"I've much to do, Dawn," Brent had started his email. "Alack, I cannot focus. I can't think, Dawn. I've got Georgia on my mind."
Now, seven years after Brent sent that particular message, I, too, have Georgia on my mind.
There are the cobbled streets of Savannah's River Walk, which is aflutter with tourists, locals, and the bubbling of fountains. There is the Spanish moss that hangs from the trees like lace, swaying in the breeze, this way and that, giving breath to the oaks it decorates. And there's Bonaventure Cemetery, as curious and sinister as a Flannery O'Connor story.
But it isn't just Georgia that's on my mind.
After an eleven-day road trip that took Ty and Zoe and I through nine states and two time zones, I'm thinking of New Orleans and Memphis and Charleston, too. And I'm thinking of our quick jaunt through Asheville, where we missed our opportunity to stay at a place called The Mountaineer Inn, whose neon cowboy sign made Ty sigh regrettably, "Dude. Duuuuuuuuude."
Asheville was windy that night, and drizzly. We had spent the last seven hours navigating the moody Smoky Mountains, but were not dressed for the weather. And so we changed in the car, changed into jeans and flannel while hipsters with dalmatians strolled past us.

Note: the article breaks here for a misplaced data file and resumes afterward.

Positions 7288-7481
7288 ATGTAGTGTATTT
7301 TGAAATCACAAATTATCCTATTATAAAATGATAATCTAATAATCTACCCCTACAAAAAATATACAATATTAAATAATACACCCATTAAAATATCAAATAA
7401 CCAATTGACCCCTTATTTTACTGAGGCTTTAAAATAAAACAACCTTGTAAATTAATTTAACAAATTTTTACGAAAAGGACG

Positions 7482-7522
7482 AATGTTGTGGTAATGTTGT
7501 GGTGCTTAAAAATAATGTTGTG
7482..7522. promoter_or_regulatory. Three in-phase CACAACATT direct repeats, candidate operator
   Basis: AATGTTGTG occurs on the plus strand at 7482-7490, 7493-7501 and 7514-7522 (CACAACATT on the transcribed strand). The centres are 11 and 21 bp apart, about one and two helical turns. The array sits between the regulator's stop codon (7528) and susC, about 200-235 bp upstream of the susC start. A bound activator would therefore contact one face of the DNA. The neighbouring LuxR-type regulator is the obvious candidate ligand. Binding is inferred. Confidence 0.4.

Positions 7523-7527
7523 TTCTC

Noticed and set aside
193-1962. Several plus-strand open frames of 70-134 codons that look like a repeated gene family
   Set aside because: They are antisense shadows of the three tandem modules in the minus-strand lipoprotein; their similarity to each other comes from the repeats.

And New Orleans? A friend of Ty's had told us that New Orleans would smell of booze and piss, but that he wouldn't have it any other way.
"I'd still live there in a heartbeat," he'd said.
For the sake of our senses, though, we didn't encounter any atrocious odors. However, we'd been advised by a man we'd met in Mississippi to be careful.
"If yeh thin' someone is uh man, yeh prob'ly wrong," he had told us. "Yeh may thin' someone is uh woman, but they ain't uh woman! An' vice versuh!"
He'd told us that we'd see everything and everyone. And, sure, we did run into our fair share of characters in the French Quarter, but what I remember most are the street musicians, and the architecture, and the balconies, and the used bookstores where Ty and I stole kisses among stacks of books that smelled as if Kennedy were still in office.
I remember, too, the waves crashing arhythmically upon the South Carolina shore, bringing with them the scent of seaweed, salt, and dead crabs. And I remember laughing and gripping both Ty and Zoe's hands at the drag show in Savannah, yelling over the bass of an Arctic Monkeys song, "I can't be the only one who's slightly turned on by this, right?" And I remember, also, our nights in the hotels rooms, where we nursed beers and played drunken Chutes and Ladders. We made our own version of Apples to Apples, too, and stayed up, watching John Oliver and talking about feelings. And it's those late hours, when laughter brought us to tears and hyperventilation, that I never want to forget.